Which comes first – staining or painting ?
05/30/2014 12:00 AM
05/15/2014 11:53 AM
Q: New doorway with new casing and new skim coat on the wall. Should I stain casing (walnut) first or paint (light green) wall first? I’m thinking I can paint over stain on wall but can’t stain properly if paint gets on edge of casing.
A: Good thinking. Do the casing first because it is easier to stain the edges of the casing without getting any on the wall. Also, if you get stain on the wall, the paint will cover it.
Q: I have two fireplaces in my Colonial-style house: one on the first floor, the other in the basement. Whenever I have a fire on the first floor, I get smoke in the basement. How can I correct that?
A: There may be a difference in air pressure between the first floor and basement, and smoke from the first-floor fireplace is going up the chimney and down to the basement. Try this: Add more combustion air to the first-floor fireplace room; open a window opposite the fireplace. There are other ways to fix it, but call a fireplace expert to help you.
Q: Some of the walls in my house are wallpapered over a lining material that runs horizontally over the imitation paneling of the 1970s. It was put on by a professional paper hanger who did good work, so the walls were properly prepared. After pulling up a small section of the paper, I can feel the residue paste on the lining. I would like to paint the walls. Can I clean the old paste from the lining? The paper in one room is textured and heavy, so I don’t think painting on top of the paper will be good. So far, the advice given to me is to take down the paneling, but I’m too old for that!
A: I don’t think that advice was very good. Yes, you can paint the walls. For the spot where you felt the paste residue, reapply the liner. Apply one coat of a latex interior primer and finish off with latex wall paint. The same goes for the heavy textured paper in another room. I have painted both vinyl-coated paper and heavy vinyl material with great success. Mainly, keep every coat as thin as possible .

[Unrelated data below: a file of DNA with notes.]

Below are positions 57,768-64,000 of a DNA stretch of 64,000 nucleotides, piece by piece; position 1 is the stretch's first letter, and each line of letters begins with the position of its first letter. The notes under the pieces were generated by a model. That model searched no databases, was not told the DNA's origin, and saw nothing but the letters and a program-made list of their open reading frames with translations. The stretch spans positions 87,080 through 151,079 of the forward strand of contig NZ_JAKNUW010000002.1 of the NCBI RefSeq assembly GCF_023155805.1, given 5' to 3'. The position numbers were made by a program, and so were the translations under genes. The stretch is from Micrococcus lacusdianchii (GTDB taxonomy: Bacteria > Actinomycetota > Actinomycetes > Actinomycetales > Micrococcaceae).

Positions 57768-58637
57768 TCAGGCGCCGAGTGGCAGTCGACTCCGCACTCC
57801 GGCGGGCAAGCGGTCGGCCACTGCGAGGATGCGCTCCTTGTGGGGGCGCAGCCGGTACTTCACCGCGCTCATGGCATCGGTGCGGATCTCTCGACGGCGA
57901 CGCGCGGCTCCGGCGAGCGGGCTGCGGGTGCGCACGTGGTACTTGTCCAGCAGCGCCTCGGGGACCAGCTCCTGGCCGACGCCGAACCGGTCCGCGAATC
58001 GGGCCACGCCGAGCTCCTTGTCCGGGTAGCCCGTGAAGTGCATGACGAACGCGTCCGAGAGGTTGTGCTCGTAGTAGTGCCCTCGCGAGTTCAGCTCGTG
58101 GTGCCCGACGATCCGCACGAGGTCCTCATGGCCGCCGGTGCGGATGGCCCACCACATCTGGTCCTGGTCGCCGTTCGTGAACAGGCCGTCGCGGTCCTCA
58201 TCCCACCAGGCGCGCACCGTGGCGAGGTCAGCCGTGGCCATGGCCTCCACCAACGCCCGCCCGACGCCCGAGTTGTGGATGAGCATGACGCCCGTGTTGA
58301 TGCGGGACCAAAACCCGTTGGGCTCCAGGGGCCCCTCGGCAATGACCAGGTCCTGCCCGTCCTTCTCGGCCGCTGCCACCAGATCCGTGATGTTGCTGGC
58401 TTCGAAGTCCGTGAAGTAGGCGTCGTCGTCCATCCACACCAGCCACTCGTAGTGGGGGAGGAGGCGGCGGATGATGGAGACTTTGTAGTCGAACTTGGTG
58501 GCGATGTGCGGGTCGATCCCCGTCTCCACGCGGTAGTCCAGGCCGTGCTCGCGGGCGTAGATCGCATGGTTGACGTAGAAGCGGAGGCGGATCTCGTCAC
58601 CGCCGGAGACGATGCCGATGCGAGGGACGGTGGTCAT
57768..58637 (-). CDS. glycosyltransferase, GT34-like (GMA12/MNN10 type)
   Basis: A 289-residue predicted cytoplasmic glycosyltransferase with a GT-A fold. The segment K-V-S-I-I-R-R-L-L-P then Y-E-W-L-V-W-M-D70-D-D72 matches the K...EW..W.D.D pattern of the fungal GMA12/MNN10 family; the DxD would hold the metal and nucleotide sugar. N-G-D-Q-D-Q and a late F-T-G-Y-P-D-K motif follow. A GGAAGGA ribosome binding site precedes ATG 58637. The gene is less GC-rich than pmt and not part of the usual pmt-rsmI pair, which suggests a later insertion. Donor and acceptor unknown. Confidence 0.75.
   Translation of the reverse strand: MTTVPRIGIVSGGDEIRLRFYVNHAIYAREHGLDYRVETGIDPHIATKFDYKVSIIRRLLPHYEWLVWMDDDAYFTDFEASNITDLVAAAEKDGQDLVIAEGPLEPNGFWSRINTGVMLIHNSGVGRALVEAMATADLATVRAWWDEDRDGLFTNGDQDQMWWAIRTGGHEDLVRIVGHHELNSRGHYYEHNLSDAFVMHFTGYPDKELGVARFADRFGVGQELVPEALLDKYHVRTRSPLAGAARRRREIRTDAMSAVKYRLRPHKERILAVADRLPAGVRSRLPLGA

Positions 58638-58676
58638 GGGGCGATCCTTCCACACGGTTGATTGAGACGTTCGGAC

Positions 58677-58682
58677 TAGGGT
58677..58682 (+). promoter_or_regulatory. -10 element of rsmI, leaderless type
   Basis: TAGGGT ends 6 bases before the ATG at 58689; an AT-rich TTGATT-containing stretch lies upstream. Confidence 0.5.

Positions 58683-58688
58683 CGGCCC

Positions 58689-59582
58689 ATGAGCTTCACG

Q: My daughter’s home is a front-to-back split with four levels. The top bedroom level has the thermostat. The lower living/kitchen area is colder, the office area six steps below is even colder, and the basement is colder still. The one heating zone and thermostat are on the bedroom level in the hall. The hot-air heat and central air come through the same vents. Can a heating system like this have more than one zone, preferably one for each level? The heating/cooling apparatus is in the attic.
A: I am wondering, too, how screwed up that heating/cooling system is. How many hot-air vents and returns does the system have? Vents provide the heat, and returns actually return cooled air back to the furnace. Contact a heating contractor (specializing in hot-air systems) to do an analysis and make corrections.
Q: We have a house built in 1925 that has a granite-block foundation. Our problem is that we are getting a leak in one corner when it rains, and it appears that the mortar or cement between the stones is the source. There is a gutter above that corner, and I have tried to divert water away from the house. Any suggestions on how to repair this situation without digging a trench and installing a pump?
A: I think water is coming through those degraded joints between the blocks. Keeping water away via gutters is also good. To fill those places that have lost mortar, you can repoint, chipping out old mortar and pressing in new. A mason can do this, but you can, too, but be aware that it is heavy work. If it is successful and stops leaks above the floor, then you can tackle ground water that is coming up between the floor slab and block wall.
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